What Price on the Future?

Foodservice Footprint IMG_4638bw-150x150 What Price on the Future? Comment Features  sustainable business Saving money – it’s your business Envirowise Business Thrift Shift environmental initiatives business efficiency Whilst some businesses are still in cost driven denial over environmental impact, others are finding that sustainable initiatives produce business efficiencies and cost savings to match.


With the excesses of the Copenhagen climate prevarications estimated to have produced 41,000 tons of carbon dioxide, the bookmaker Paddy Power offering odds on the decline in Polar bear numbers and the hoo-ha over manipulated data, exposure and comment on environmental issues increases daily.


It is surely accepted by now that the ostrich mentality of sticking one’s head in the sand is no longer an option, and for the industry to do so en masse would have frighteningly lasting repercussions. However, with the fingers of commercial reality tightening their grip around the market’s throat, there is still a dilemma within business over the fiscal cost in acting sustainably against the moral cost in not doing so.


Questions are still being asked in businesses across the UK such as ‘What, precisely, are our environmental responsibilities?’ ‘What measures should we be taking to lighten our environmental footprint?’ ‘Do we really have to do more than is legally required?’ There are also major concerns about the potential costs involved – imaginary or otherwise – when balanced against shareholder value.


As is increasingly evident, it is in everyone’s interest for all businesses to integrate environmental sustainability into the corporate culture. Foodservice is no different. In fact the industry is uniquely placed in that, should it wish, it is in a position to communicate sustainable values to large numbers of people – its customers.


Operators as a unit have more influence than they think in this area. Sure, people go to restaurants to be fed rather than lectured to, but overt evidence of environmentally responsible practice across the board will undoubtedly have an impact on domestic attitudes and strengthen the ideal of caring for the environment in customers’ minds. By modelling responsible environmental behaviour, operators can help to make that behaviour more likely, not to mention enhancing their brand perception in the process.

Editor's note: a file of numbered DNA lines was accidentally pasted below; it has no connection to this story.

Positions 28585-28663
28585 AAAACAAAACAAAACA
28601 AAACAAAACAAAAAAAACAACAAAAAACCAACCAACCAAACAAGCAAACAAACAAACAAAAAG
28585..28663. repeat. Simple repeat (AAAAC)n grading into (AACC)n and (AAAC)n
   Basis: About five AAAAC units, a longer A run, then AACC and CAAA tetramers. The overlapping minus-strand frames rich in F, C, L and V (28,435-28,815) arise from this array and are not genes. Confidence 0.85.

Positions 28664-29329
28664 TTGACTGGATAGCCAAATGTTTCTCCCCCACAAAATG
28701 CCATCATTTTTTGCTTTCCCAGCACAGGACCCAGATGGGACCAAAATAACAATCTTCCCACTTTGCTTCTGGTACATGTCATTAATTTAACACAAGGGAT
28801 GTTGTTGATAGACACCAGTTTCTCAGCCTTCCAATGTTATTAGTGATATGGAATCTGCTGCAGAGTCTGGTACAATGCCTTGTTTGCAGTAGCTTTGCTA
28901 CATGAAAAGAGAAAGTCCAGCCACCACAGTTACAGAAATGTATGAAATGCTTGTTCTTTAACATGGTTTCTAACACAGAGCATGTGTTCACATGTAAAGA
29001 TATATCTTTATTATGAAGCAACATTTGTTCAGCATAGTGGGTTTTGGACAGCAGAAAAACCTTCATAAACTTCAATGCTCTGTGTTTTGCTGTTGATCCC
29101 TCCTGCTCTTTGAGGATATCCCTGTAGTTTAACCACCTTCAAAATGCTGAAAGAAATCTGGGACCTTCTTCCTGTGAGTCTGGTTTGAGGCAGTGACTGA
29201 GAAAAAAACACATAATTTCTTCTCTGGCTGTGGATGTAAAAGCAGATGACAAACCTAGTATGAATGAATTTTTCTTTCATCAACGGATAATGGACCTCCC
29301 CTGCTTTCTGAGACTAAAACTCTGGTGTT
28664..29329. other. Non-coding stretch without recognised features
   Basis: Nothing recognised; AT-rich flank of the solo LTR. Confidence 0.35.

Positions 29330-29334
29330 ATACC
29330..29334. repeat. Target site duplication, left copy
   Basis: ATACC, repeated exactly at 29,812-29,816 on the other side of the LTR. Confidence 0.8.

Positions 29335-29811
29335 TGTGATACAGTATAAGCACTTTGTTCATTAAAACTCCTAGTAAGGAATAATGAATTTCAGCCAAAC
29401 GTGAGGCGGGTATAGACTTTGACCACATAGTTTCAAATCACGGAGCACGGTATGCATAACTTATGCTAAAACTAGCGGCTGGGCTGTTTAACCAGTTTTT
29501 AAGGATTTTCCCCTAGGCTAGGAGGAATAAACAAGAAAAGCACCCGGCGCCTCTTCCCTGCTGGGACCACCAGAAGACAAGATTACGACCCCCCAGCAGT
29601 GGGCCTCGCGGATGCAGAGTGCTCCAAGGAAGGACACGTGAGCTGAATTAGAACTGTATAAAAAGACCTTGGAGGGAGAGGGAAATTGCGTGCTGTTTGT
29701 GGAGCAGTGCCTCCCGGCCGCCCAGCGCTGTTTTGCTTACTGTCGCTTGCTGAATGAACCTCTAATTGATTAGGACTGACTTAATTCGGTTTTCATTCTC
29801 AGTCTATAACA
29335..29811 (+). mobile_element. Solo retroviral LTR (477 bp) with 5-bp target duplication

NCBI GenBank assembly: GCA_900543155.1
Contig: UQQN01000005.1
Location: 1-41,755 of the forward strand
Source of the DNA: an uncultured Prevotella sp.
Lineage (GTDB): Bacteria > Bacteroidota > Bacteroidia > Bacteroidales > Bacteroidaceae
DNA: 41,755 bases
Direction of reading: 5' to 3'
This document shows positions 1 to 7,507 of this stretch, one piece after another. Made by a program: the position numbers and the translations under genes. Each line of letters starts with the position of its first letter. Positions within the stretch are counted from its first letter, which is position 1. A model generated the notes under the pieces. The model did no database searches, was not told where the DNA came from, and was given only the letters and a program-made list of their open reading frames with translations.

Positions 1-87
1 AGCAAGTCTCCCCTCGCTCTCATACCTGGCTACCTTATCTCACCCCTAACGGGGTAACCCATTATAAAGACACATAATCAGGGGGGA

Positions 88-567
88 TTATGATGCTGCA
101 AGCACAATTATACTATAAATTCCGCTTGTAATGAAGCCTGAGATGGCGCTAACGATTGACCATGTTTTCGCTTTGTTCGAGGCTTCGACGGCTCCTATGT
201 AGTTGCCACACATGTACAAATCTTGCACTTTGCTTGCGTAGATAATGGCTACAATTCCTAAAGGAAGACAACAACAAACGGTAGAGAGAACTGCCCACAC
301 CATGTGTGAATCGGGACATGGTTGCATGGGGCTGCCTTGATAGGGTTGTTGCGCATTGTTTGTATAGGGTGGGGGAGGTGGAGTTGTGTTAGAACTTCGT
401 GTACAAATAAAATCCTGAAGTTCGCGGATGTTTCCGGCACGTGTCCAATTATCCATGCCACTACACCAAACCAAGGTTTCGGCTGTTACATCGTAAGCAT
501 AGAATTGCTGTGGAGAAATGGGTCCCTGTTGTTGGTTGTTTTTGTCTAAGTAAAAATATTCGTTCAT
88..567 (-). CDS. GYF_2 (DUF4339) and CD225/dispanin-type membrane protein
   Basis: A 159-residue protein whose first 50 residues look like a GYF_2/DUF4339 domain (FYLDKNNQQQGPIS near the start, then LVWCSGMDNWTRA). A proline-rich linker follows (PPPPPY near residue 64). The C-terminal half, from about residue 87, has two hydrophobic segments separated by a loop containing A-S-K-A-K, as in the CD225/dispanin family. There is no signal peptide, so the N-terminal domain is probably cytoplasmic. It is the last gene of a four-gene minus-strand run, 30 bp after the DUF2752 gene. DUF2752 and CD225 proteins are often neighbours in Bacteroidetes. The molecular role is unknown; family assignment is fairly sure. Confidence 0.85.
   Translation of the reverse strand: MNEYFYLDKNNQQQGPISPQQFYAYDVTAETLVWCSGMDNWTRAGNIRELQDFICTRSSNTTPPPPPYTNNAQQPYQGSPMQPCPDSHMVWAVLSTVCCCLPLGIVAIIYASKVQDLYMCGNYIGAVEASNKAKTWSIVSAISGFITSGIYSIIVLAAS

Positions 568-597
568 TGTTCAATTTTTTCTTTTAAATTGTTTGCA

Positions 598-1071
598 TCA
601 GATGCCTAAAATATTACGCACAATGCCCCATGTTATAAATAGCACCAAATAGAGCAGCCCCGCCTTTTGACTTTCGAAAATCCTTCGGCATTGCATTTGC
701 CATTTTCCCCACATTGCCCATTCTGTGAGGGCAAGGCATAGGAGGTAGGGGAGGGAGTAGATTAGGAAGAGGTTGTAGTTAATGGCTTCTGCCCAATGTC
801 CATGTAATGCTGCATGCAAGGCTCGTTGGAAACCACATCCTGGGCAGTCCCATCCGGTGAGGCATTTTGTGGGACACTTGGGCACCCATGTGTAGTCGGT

In addition, given the energy usage attributed to the combined activities of foodservice, a mass movement by operators could have a decisive impact on the nation’s overall footprint.

Irrespective of this wishful thinking, not to take the sustainable environment into account in our business plans and processes is economically disastrous. There is also good evidence to show that environmental initiatives are producing business efficiencies that are enabling firms to gain a competitive edge and, subsequently, creating greater value for shareholders.


As part of its ’Saving money – it’s your business’ campaign, Defra maintains that businesses are wasting £6.4 billion a year by missing simple money-saving opportunities. It highlights the need for the catering and hospitality industry to cut down on waste, energy and water use in a campaign aiming to show how simple environmental actions can translate into money savings.


More recently, the Envirowise Business Thrift Shift Report on how the recession has impacted on UK business resource efficiency, indicated that almost three- quarters (73 per cent) of businesses surveyed have developed a more detailed knowledge of their spending and resource use as a result of the recession. This includes everything from investment in raw materials, transport and energy, to staffing, equipment and professional services.


For the hotel and catering industry, reduction of water and energy use was the biggest area of cut back (75 per cent), with a large number also minimising spend on raw materials and consumables. Indications are that this ‘thrift shift’ is set to continue when the recovery comes, with 79 per cent of respondents citing a greater emphasis on energy efficiency in particular as a possible legacy of the recession.


There will, of course, be firms where directors may take the converse view, feeling that, by letting their competitors spend time concerning themselves with environmental initiatives, they will in some way gain a competitive advantage. Apart from the ethical argument against letting others do all the work, sooner or later these businesses will have to join the bandwagon and will find that their short-termist thinking will ultimately damage them.


Fortunately, the majority of business owners and managers have the foresight and imagination to see what must be done by the whole and are taking environmental responsibility seriously and reaping the benefits